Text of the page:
Activated Carbon

Activated carbon, also called activated charcoal or activated coal, is a form of carbon that has been processed to make it extremely porous and thus to have a very large surface area available for adsorption or chemical reactions.[1] 
The word activated in the name is sometimes replaced with active. Due to its high degree of microporosity, just 1 gram of activated carbon has a surface area in excess of 500 m2 (about one tenth the size of an American football field), as determined typically by nitrogen gas adsorption. Sufficient activation for useful applications may come solely from the high surface area, though further chemical treatment often enhances the adsorbing properties of the material. Activated carbon is usually derived from charcoal.

Medical applications

Activated carbon is used to treat poisonings and overdoses following oral ingestion.

It is thought to bind to poison and prevent its absorption by the gastrointestinal tract. In cases of suspected poisoning, medical personnel administer activated charcoal on the scene or at a hospital’s emergency department. Dosing is usually empirical at 1 gram/kg of body mass (for adolescents or adults, give 50–100 g), usually given only once, but depending on the drug taken, it may be given more than once. In rare situations activated charcoal is used in Intensive Care to filter out harmful drugs from the blood stream of poisoned patients. Activated charcoal has become the treatment of choice for many poisonings, and other decontamination methods such as ipecac-induced emesis or stomach pumping are now used rarely.

While activated carbon is useful in acute poisoning, it has been shown to not be effective in long term accumulation of toxins, such as with the use of toxic herbicides.[7]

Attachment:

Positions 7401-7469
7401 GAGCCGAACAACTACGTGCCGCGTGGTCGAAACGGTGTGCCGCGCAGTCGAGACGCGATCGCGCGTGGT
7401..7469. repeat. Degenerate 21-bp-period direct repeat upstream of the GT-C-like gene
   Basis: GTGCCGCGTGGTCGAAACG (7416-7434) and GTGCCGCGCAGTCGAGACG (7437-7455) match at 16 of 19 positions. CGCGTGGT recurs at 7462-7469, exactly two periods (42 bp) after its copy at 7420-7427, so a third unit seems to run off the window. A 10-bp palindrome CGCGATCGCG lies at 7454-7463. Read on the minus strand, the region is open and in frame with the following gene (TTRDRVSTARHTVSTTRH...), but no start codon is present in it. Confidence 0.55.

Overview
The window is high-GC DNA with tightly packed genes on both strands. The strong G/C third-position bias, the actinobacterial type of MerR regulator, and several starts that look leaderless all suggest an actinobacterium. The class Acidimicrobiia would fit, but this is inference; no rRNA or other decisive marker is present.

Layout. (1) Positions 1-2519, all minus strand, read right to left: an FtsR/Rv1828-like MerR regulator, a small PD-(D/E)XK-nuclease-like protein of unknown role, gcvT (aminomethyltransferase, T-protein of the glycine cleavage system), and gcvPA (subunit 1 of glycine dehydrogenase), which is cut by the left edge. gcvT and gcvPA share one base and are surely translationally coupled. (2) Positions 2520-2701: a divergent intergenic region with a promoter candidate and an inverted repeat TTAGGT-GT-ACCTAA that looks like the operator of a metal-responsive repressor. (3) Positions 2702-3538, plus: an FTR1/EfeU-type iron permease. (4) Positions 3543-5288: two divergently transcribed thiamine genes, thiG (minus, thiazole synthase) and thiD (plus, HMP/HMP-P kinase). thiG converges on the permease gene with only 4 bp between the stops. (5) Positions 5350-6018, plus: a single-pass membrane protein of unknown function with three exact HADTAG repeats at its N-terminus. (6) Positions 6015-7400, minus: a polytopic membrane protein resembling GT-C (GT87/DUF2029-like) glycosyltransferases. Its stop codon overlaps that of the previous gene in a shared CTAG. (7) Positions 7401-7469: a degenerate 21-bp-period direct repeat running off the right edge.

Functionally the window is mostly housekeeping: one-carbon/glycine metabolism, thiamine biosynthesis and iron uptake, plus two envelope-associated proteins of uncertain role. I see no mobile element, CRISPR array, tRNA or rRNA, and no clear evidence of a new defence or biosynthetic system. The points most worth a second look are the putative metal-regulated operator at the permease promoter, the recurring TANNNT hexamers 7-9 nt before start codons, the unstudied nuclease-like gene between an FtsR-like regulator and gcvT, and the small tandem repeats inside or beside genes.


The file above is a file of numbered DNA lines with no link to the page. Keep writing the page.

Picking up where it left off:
Mechanisms of action:

Incorrect application (e.g. into the lungs) results in pulmonary aspiration which can sometimes be fatal if immediate medical treatment is not initiated.[8] The use of activated charcoal is contraindicated when the ingested substance is an acid, an alkali, or a petroleum product.

For pre-hospital (paramedic) use, it comes in plastic tubes or bottles, commonly 12.5 or 25 grams, pre-mixed with water. The trade names include InstaChar, SuperChar, Actidose, Charcodote, and Liqui-Char, but it is commonly called activated charcoal.

Ingestion of activated charcoal prior to consumption of alcoholic beverages appeared to reduce absorption of ethanol into the blood. 5 to 15 milligrams of charcoal per kilogram of body weight taken at the same time as 170 ml of pure ethanol (which equals to about 10 servings of an alcoholic beverage), over the course of one hour, seemed to reduce potential blood alcohol content.[9] Yet other studies showed that this is not the case, and that ethanol blood concentrations were increased because of activated charcoal use.[10]

Charcoal biscuits were sold in England starting in the early 19th century, originally as an antidote to flatulence and stomach trouble.[11]

Tablets or capsules of activated charcoal are used in many countries as an over-the-counter drug to treat diarrheaindigestion, and flatulence.[12] There is some evidence of its effectiveness as a treatment for irritable bowel syndrome (IBS),[13] and to prevent diarrhea in cancer patients who have receivedirinotecan.[14] It can interfere with the absorption of some medications, and lead to unreliable readings in medical tests such as the guaiac card test.[15]Activated charcoal is also used for bowel preparation by reducing intestinal gas content before abdominal radiography to visualize bile and pancreatic andrenal stones. A type of charcoal biscuit has also been marketed as a pet care product.

{Information courtesy Wikipedia}